Ironically, Boyle arrived at the idea of “moneylessness” after graduating with a degree in Business. Whilst working as the manager of an organic food company, Boyle began to feel the friction between his ideological beliefs and the reality of running a business. “I felt a disconnection from the natural world,” he tells me. In an attempt to get to the root of the social, environmental and geo-political problems that he saw damaging the world around him, Boyle decided to live out the ultimate eco-experiment by forgoing money altogether. For almost three years, Mark Boyle existed as The Moneyless Man.
Boyle has lived in Knockmoyle for a few years now, during which he’s developed the three-acre site with minimal financial help. When he bought the property, he tells me, the site was in really bad condition. “The house hadn’t been lived in for a few years and the garden was a scrapheap of car parts.” Today, the site is a rudimentary set-up, but there is electricity, running water, two rudimentary showers and a couple of compost toilets. Along with the main house there is a second building, a former pig shed nicknamed the Happy Pig hand built by volunteers and funded via Crowd-funding, with a third cabin in the process of being built. Showers may be in short supply, but the moneyless bar is constantly stocked with bottles of whisky and endless cans of Guinness – this is Ireland after all – which guests are invited to add to and consume as they want. It’s a communal philosophy that extends to everything on site: contribute what you can, take what you need.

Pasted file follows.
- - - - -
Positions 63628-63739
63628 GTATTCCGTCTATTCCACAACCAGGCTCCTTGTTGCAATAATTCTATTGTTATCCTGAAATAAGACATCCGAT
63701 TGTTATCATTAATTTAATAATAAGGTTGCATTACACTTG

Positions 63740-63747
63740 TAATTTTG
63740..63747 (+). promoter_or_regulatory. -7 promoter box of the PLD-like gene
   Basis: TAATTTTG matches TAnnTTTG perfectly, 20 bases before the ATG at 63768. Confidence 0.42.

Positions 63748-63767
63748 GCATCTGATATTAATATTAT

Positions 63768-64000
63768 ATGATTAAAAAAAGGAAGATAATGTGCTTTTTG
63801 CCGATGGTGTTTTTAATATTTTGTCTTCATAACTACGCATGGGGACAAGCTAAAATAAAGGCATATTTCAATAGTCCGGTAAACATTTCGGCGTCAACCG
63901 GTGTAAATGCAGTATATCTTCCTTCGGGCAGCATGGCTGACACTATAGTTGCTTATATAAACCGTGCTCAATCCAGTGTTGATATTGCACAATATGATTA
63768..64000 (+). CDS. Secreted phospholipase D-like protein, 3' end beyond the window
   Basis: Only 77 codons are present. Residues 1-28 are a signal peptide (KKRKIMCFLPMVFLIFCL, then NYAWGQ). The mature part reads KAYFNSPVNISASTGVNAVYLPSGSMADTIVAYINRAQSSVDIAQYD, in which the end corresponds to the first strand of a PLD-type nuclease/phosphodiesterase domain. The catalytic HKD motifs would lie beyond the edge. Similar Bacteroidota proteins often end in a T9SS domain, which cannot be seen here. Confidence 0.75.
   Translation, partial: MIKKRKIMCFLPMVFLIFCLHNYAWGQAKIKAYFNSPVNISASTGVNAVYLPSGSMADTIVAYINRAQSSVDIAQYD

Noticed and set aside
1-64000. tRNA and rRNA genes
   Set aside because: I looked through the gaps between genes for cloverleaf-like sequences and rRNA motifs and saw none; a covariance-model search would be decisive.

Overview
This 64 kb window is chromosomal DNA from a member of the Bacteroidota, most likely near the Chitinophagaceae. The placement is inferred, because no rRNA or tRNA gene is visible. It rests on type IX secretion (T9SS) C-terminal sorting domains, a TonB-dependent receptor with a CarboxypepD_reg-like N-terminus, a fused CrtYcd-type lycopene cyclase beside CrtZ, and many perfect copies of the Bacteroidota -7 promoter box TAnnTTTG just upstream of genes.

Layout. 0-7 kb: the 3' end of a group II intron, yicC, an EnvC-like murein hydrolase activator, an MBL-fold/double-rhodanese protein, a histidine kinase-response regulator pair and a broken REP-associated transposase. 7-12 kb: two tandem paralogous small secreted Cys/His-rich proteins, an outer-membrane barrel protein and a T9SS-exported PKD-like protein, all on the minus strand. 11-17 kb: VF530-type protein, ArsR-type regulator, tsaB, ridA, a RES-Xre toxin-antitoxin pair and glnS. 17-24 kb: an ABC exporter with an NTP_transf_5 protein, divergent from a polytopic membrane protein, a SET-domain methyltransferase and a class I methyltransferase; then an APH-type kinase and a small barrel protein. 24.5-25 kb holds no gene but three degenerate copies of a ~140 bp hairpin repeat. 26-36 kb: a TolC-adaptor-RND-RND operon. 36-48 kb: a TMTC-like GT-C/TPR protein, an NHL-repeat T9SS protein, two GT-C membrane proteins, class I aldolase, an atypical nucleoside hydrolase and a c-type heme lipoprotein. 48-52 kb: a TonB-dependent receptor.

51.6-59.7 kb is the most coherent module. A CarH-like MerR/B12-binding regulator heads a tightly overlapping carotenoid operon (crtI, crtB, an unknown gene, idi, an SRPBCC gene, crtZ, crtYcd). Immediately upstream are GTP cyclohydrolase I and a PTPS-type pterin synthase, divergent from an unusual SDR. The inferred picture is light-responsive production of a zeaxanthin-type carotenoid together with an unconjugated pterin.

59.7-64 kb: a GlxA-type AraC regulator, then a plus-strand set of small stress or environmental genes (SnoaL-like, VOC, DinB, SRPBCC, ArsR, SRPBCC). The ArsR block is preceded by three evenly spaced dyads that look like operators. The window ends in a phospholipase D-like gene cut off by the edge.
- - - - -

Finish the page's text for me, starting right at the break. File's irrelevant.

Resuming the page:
There are currently three people – Mark Boyle, Mark Singleton and Boyle’s partner Kirsty – living full-time in Knockmoyle, but Boyle tells me that he expects this micro community to expand to around eight people in the next year or so. Living a low-impact lifestyle, he has discovered, requires a community to succeed.